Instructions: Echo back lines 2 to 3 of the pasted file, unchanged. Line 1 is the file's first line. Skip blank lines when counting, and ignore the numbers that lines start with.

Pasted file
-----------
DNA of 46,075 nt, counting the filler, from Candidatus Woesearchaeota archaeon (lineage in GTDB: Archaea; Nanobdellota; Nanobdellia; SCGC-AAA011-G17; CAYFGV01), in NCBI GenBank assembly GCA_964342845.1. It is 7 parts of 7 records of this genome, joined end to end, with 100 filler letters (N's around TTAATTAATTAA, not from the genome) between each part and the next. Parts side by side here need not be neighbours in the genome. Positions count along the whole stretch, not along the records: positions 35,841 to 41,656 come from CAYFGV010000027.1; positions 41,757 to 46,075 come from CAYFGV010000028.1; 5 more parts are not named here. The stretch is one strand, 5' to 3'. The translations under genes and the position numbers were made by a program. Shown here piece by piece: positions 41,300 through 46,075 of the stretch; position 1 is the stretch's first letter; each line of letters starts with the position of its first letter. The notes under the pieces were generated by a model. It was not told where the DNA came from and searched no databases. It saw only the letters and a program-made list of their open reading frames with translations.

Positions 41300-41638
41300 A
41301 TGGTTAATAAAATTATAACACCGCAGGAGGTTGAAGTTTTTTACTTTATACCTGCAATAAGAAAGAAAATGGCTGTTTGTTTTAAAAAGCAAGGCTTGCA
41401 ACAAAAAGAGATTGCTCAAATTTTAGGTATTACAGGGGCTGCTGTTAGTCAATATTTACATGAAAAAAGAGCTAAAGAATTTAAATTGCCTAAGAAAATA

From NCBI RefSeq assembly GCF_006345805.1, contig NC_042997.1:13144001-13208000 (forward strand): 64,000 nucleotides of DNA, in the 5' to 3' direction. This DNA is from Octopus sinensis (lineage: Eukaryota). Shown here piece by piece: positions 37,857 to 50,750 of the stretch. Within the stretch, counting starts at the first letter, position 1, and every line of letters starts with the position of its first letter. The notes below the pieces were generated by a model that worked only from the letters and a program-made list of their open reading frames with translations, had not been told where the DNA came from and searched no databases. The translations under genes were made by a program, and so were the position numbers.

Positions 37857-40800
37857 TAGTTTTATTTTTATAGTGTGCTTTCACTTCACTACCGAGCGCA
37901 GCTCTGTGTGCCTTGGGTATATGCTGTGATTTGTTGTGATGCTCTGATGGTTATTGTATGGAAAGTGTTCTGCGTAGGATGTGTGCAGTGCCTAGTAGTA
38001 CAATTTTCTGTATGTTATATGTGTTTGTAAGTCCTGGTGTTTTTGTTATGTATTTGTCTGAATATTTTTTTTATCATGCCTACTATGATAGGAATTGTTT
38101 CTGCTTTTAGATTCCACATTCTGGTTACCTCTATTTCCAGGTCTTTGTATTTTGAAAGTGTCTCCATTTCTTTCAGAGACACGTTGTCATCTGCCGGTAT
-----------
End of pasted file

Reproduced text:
Positions 41300-41638
41300 A